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COVID-19 survivor still suffering from lingering effects 9 months later

Kevin Anderson, 61, spent 37 days in the ICU and nearly died from COVID-19

FAIRVIEW HEIGHTS, Ill. — Nine months after nearly losing his life to COVID-19, Kevin Anderson is still fighting the lingering effects of the virus.

He has nerve damage in both of his hands and exhaustion like he's never felt. Still, with the little energy he has, Anderson now volunteers in his community to make sure people have the information and resources they need.

5 On Your Side first spoke to 61-year-old Anderson back in May, just weeks after he was released from the hospital.

"I had to learn how to swallow again. I had to learn how to walk again because I was in the ICU for 37 days I never walked," he said.

Credit: Kevin Anderson

Doctors said the Fairview Heights grandfather nearly died from COVID-19. Today, he still struggles.

“I'm just going through a lot. I stress out a lot because I was scared of dying at nighttime,” he explained.

Anderson spent more than a month at Memorial Hospital Belleville in a medically induced coma. He was intubated for days and blood clots formed in his legs.

“This is serious, but you’ve got to be humble, because this COVID, it's not going away,” he said through tears.

The last year has been excruciating for Anderson and his family. He had to take leave from his job, and it’s taken a toll.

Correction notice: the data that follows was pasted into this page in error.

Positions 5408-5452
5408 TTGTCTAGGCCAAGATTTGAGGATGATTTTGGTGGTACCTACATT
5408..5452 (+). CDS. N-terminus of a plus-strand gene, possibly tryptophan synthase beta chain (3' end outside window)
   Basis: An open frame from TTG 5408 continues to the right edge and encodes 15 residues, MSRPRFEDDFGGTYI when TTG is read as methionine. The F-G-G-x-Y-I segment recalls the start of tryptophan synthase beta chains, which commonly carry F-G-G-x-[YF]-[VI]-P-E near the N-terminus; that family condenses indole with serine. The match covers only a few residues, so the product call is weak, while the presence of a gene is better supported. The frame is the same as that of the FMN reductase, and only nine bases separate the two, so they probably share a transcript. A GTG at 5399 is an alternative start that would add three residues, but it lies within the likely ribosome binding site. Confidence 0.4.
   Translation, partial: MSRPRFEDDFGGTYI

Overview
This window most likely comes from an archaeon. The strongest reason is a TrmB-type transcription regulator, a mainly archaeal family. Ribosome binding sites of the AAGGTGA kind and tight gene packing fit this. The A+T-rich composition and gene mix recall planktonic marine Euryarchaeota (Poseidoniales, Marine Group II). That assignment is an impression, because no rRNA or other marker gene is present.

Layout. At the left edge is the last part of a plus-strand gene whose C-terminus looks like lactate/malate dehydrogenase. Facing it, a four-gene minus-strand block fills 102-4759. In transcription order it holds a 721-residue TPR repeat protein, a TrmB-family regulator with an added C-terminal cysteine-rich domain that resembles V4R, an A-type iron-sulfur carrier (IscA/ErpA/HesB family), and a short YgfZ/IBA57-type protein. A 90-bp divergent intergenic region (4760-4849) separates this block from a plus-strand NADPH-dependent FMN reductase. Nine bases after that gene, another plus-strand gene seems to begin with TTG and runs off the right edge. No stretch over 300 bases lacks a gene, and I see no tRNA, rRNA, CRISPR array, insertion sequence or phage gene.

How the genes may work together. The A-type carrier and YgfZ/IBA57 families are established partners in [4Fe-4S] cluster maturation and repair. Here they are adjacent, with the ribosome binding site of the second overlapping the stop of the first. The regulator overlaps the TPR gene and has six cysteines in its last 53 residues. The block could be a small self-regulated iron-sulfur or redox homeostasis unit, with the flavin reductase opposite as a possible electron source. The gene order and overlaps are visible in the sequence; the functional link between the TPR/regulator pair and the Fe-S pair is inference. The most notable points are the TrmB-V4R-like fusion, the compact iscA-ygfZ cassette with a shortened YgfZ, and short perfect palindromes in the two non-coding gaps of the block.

“I take eight pills a day. It hurts to want to work and this virus. It took the life, it sucked the life out of me,” he explained.

Anderson now fights through exhaustion every day to give back to his community. 

He volunteers as an ambassador for Illinois, speaking at conferences and joining countless zoom calls to share his story. He also goes into underserved communities to hand out masks and educational flyers.

Credit: Kevin Anderson
Anderson and his grandson stand with Governor JB Pritzker at St. Clair County Health Department.

“A lot of black people come to me and listen to me. You know, they don’t want what happened to me to happen to them. But we’ve got to find a way to get to them. The only way to do that is to down to neighborhoods and knock on doors and talk to people,” he said.

Anderson said trust and access to healthcare is another issue in the black community.

“They’ve got to have accessibility to the vaccine. Until the testing is there and people can get to where the vaccine is being given, we’re just going to circle back to where we were before, it’s a cycle,” Anderson said.

As hard as it is to get up and get going these days, he feels like he got a second chance at life and he's not taking it for granted.

“I'm like an 82-year-old man with aching joints and pain, but you know what, to live is one of the best things in the world. People can call me 24/7 if it means saving lives,” said Anderson.

The road to recovery has been anything but easy for Anderson. He has diabetes and high blood pressure. Just a few months ago, he developed a COVID toe.
When he went in for his procedure on Tuesday, he was turned away because he was dropped from his insurance.

The family has started a GoFundMe page to help pay for Anderson’s mounting medical expenses. You can help by clicking here.

Anderson also invites anyone to give him a call to ask questions about his experience. His cell number is (618) 558-4820.